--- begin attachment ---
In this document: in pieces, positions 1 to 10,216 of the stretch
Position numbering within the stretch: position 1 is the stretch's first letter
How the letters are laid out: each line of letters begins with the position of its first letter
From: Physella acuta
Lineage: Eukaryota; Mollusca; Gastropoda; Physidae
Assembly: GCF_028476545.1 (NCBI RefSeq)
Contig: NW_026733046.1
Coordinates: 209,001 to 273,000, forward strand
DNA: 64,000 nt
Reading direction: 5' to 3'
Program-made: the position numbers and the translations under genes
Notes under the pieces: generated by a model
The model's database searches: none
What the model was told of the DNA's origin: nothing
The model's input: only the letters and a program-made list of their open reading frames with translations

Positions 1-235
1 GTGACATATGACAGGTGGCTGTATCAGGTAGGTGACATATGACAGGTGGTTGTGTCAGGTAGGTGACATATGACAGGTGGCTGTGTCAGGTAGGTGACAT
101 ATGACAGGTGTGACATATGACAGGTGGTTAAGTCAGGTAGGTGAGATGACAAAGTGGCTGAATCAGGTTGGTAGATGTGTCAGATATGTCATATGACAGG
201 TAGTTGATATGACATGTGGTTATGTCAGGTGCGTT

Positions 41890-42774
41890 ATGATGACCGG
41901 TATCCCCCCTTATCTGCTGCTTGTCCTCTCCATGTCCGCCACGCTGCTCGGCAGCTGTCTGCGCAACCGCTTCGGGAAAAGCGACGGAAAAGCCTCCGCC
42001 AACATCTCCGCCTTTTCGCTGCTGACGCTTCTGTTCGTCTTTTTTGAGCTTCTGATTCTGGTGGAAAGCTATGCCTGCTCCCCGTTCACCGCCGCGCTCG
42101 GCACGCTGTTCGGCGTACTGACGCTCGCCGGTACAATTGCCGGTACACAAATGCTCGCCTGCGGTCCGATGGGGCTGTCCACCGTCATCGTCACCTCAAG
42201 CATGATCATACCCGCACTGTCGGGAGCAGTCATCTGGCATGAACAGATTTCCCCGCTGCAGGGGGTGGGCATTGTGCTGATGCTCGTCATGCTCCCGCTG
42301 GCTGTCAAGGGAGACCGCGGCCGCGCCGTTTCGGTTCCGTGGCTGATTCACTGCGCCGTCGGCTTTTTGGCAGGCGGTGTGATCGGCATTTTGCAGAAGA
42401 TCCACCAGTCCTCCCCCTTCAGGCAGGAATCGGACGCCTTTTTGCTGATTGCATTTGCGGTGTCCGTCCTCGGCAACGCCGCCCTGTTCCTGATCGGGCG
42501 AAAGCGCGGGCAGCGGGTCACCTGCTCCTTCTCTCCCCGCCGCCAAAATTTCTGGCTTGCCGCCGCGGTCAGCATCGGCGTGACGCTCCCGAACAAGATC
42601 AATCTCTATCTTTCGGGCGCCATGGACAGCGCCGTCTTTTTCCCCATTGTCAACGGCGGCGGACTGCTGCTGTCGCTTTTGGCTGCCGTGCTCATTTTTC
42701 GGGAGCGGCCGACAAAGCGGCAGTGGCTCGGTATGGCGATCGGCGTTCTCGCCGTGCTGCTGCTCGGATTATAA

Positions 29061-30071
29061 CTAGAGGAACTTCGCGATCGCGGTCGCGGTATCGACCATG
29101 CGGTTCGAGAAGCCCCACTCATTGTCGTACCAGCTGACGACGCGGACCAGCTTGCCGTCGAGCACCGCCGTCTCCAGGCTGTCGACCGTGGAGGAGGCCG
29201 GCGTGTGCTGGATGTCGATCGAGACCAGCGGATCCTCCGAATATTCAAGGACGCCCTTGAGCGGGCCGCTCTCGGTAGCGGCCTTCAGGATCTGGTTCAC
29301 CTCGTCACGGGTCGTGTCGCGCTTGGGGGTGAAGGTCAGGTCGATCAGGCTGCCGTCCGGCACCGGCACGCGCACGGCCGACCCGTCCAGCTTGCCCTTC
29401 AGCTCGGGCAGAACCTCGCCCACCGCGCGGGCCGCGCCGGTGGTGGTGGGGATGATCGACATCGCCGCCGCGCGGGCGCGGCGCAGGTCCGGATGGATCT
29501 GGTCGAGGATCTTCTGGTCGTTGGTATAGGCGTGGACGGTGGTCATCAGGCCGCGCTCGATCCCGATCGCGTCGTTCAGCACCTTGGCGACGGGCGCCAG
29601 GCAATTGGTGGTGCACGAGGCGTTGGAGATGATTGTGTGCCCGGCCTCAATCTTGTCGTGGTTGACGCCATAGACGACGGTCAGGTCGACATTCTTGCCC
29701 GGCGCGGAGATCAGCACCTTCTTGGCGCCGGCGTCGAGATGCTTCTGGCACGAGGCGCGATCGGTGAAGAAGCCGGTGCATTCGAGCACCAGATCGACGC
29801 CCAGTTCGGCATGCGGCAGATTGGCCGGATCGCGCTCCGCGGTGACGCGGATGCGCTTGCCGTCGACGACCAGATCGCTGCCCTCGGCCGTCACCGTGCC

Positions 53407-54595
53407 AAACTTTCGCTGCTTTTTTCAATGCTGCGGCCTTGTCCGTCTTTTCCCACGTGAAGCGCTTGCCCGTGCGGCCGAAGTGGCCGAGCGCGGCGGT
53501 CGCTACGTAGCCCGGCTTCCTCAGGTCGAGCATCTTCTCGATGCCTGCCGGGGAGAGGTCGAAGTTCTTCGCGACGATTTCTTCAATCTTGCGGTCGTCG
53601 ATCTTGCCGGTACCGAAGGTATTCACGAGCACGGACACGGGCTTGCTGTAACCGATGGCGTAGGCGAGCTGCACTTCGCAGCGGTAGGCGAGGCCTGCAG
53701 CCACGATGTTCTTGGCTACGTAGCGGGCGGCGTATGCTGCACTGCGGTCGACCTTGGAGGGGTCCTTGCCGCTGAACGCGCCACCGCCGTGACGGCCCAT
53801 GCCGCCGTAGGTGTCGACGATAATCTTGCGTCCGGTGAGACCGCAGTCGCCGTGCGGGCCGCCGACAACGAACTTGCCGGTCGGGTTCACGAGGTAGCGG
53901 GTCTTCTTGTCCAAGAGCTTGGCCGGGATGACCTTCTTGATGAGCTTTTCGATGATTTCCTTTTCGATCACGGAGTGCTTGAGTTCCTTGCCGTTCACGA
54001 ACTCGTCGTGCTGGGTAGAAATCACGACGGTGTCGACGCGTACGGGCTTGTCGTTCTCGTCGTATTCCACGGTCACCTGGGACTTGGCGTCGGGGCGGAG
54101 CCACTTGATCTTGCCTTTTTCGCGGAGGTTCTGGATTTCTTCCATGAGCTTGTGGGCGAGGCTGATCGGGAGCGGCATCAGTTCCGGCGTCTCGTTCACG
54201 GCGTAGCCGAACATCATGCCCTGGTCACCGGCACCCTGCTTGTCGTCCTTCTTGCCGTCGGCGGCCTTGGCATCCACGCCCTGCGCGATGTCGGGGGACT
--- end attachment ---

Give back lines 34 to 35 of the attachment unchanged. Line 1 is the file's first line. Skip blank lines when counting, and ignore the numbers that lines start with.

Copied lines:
29201 GCGTGTGCTGGATGTCGATCGAGACCAGCGGATCCTCCGAATATTCAAGGACGCCCTTGAGCGGGCCGCTCTCGGTAGCGGCCTTCAGGATCTGGTTCAC
29301 CTCGTCACGGGTCGTGTCGCGCTTGGGGGTGAAGGTCAGGTCGATCAGGCTGCCGTCCGGCACCGGCACGCGCACGGCCGACCCGTCCAGCTTGCCCTTC